The Real Work: Interviews & Talks, 1964-1979 Paperback

Review by Bill Svoboda
It is both amazing and heartbreaking that practically all of this is so completely current. Highly recommended.

The Vegetarian Myth: Food, Justice, and Sustainability

Review by Bill Svoboda
Reviewing a book about porn is safe and easy compared to reviewing a book about food & dietary habits. This book is a fierce crusade against vegetarianism in general and especially veganism. In my case, Lierre Keith was pretty much preaching to the choir- and NOT to the audience she's especially trying to reach (girls up to their middle teens). I felt like she went overboard a bit-especially in the "Nutritional Vegetarian" section-I almost expected to look out my window and see malnourished, dead and dying vegetarian/vegans littering the landscape. The Vegetarian Myth is full of passionate and/or well documented arguments- but I'm not certain how effective arguments are against Myths.

We Did Porn

Review by Bill Svoboda
If you skim this, it might seem like a combination of Thomas Pynchon, Hunter S. Thompson, and Susie Bright- and you'll be impressed by what a perceptive and insightful guy Zak Smith is. If you read it word by word, sentence by sentence, it becomes tedious- I started wondering who the editor was-or if there WAS an editor. In case you're wondering- much (most?) of both text and illustrations aren't especially sexually explicit and /or "pornographic"-most of the latter ARE however very punk-often with obsessive/surrealistic/psychedelic elements as well. The best part of We Did Porn is the "we" part- the stories of & about the people in the porn industry- too often the book was actually "I Did Porn".

Your Black Friend and Other Strangers

Review by Meg Duke
Current and culturally relevant, this collection of Passmore's short comix is simultaneously hilarious and wicked serious. You'll be laughing... with furrowed brow... Recommend.

Vile and Miserable

Review by Meg Duke
2.5 stars. The title had me in a second -- as did a freaky dream scene I had glimpsed while flipping through the pages. Upon finishing, I can say I was a little bummed out; the concept of a demon with deep-seated sex problems running a used bookstore in a car dealership tickled me, but the overall plot arc was disappointing.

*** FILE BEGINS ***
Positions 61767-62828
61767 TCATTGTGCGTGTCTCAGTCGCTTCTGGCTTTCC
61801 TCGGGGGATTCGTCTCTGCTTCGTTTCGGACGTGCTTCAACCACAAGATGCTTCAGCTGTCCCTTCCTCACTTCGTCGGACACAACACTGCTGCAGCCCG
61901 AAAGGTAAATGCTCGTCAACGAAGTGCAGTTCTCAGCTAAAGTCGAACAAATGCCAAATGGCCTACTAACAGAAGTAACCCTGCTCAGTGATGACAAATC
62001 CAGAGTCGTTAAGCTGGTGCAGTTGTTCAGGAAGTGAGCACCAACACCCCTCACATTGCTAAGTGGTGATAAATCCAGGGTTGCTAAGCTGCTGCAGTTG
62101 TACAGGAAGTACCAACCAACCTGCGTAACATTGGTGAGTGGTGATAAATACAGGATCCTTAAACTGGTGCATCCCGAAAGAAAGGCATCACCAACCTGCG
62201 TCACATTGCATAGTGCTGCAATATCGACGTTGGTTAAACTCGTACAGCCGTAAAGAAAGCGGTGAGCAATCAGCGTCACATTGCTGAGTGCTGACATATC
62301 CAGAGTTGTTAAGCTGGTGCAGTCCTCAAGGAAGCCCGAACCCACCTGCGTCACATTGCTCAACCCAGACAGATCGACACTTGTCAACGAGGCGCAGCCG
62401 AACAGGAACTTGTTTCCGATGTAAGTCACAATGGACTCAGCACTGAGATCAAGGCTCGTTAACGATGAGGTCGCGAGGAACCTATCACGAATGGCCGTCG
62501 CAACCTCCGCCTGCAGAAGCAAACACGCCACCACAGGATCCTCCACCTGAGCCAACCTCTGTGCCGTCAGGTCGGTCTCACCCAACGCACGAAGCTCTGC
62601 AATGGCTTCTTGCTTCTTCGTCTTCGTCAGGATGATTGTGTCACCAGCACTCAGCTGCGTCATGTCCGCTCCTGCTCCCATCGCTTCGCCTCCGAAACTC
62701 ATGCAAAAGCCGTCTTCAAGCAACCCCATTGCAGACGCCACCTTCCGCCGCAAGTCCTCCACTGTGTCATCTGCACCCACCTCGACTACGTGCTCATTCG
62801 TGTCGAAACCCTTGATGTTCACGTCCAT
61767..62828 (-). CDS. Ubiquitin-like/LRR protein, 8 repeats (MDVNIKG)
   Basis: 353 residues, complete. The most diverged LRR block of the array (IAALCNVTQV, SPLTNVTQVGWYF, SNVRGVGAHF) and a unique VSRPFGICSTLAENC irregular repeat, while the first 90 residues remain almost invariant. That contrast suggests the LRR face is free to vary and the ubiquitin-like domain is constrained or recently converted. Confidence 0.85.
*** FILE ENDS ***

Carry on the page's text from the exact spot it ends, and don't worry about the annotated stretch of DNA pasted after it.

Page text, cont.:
Everything is Illuminated

Review by N8R Witham
HELLA REVIEW

Black Hole

Review by Sana Witham
once you go in there’s no going back

Dispossessed: The Magnificent New Epic of an Ambiguous Utopia

Review by 1961
Fucking epic. There's so much cool shit in here: descriptions of an anarcho-syndicalist world in a scarce environment, conflict and questions over the nature and definition of freedom, existential dread, romance and interesting thought experiments around romantic relationship dynamics on an anarchist world, all in all just a fantastic story.

Red Earth, White Lies: Native Americans and the Myth of Scientific Fact

Review by Nathaniel Kidd
Deloria is well regarded as one the great pioneers in giving the indigenous voice credibility, and this book -- which he identifies as one of his most enjoyable to write -- certainly does not disappoint as a classic example of his thought and method. Throughout critical of the modern western institutions of religion, law, education, politics, and science, Deloria in this volume takes particular aim at scientistic narratives, uncovering some of the tacitly racist motivations in the formulation of evolutionary theories, and anthropological theses regarding the population of the Americas, but throughout he traces the interweaving of different techniques of dominating power woven through the dogmatic articulation of modern common sense. Ever the iconoclast, Deloria proposes that common truths are not, by virtue of being commonly held, therefore true, and challenges the hegemonic systems of contemporary knowledge to make way for additional ways of being and knowing. In all, it is a lively and enjoyable read; although his argument might have been strengthened by being more reflexively self-aware -- viz., tracing the parallel with other liberationist moving, and asking the question whether the convergence of liberationist voices might itself be a shadow of the dominant systems in need of an alternative.

The Cloud of Unknowing

Review by Nathaniel Kidd